Authentic Lessons for 21st Century Learning

Sign, Sealed, Delivered You're Theirs

American Federal Government

Clayton Canon | Published: November 8th, 2022 by K20 Center

  • Grade Level Grade Level 11th, 12th
  • Subject Subject Social Studies
  • Course Course U.S. Government
  • Time Frame Time Frame 2-3 class period(s)
  • Duration More 180 minutes


In this lesson, students will engage in inquiry and literary components to help gain an understanding of and define interest groups, provide examples, and analyze how they affect the political process in the United States.

Essential Question(s)

How do special interest groups affect democracy?



Students engage in a Circle Maps activity to define and identify characteristics of interest groups.


Students explore the concept of interests groups by using a 3 - 2 - 1 activity to analyze their understanding.


Students complete a First Word Last Word activity to explain the meaning and characteristics of interest groups.


Students extend their understanding of interests groups by completing a Concept Card mapping activity.


Students are evaluated when they share out about their Concept Card mapping activity with the rest of the class. There will also be an exit ticket, which will give individuals the opportunity to display their levels of mastery.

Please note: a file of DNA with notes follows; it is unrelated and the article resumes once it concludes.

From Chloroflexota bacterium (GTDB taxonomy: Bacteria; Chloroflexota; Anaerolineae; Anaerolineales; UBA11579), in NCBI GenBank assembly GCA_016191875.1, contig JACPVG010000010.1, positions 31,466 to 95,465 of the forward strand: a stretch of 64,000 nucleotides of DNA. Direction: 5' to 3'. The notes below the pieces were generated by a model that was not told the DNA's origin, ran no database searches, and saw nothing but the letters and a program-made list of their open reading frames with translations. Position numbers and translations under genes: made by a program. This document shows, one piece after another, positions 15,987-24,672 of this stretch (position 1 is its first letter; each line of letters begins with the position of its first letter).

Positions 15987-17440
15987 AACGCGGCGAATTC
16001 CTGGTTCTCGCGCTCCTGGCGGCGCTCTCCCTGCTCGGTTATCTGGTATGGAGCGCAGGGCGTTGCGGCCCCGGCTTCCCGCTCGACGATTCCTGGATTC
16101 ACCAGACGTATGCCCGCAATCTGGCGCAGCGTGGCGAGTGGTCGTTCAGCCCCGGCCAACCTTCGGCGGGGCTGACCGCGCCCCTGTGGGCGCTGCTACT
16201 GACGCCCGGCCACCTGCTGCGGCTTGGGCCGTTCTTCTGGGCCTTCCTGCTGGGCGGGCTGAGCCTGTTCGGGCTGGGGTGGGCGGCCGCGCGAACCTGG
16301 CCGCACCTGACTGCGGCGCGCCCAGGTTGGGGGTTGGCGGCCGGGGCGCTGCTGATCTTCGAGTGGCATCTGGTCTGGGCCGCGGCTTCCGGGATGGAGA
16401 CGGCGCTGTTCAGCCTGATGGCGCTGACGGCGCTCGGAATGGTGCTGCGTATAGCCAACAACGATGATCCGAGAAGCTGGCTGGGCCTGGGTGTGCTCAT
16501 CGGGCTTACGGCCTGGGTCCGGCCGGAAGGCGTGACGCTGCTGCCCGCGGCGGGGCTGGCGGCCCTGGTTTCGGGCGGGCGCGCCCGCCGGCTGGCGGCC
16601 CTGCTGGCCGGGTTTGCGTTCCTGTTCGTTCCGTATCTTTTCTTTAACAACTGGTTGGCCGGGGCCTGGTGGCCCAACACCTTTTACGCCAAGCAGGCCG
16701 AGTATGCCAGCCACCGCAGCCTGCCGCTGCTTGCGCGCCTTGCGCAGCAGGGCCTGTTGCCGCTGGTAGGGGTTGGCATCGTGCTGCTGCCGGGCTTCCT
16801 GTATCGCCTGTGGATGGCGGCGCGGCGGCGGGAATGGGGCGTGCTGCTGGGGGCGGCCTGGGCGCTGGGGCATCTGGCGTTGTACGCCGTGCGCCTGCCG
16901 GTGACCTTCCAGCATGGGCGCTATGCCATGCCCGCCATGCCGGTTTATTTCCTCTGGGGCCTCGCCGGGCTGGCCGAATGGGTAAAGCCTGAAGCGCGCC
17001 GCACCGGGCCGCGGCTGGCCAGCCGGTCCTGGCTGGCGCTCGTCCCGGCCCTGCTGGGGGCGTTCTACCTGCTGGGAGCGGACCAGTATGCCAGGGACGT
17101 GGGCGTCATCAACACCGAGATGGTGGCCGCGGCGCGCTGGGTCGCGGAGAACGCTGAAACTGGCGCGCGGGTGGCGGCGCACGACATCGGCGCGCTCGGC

• Pens, pencils, and colored pencils.

  • Rulers, tape, and glue.

  • Poster-sized sticky notes

  • Standard sticky notes

  • Concept Card Mapping Decks

  • Article handouts


30 Minute(s)

Circle Maps Activity

Divide students into groups of 3-4 based on heterogeneous grouping (groups with students at varying academic levels). Give each group a copy of the concept Circle Map (attached above).

Instruct students to write down as many adjective or descriptors for the key term "special interest group." They are also welcome to include nouns and examples that pertain to the term.

After 15 minutes of work time, have a member of each group share out the words that they have placed inside of their circles. Devote 10 minutes to this portion of the activity.

4. Have the groups reconvene. Instruct them to come up with a 2-3 sentence summary of what the term "special interest groups" means. This should be written within the square on their circle maps, as well as on the sticky note that you have given them. When they have written their summary on the sticky note, the groups need to arrange sticky notes in a square around the class Circle Map.

5. Ask students how they would summarize, or define, the term special interest group.


Have students watch the Crash Course video over interest groups, paying close attention to their circle maps activity. This video is approximately 8 minutes.

Refer back to the definition of interest groups that students determined in the Engage activity. Ask students the questions posed in the video:

  • Are interest groups good for American government? Why or why not?

  • Are interest groups bad for American government? Why or why not?

  • What is the relationship between PAC funds and interest groups? How does this impact Congress?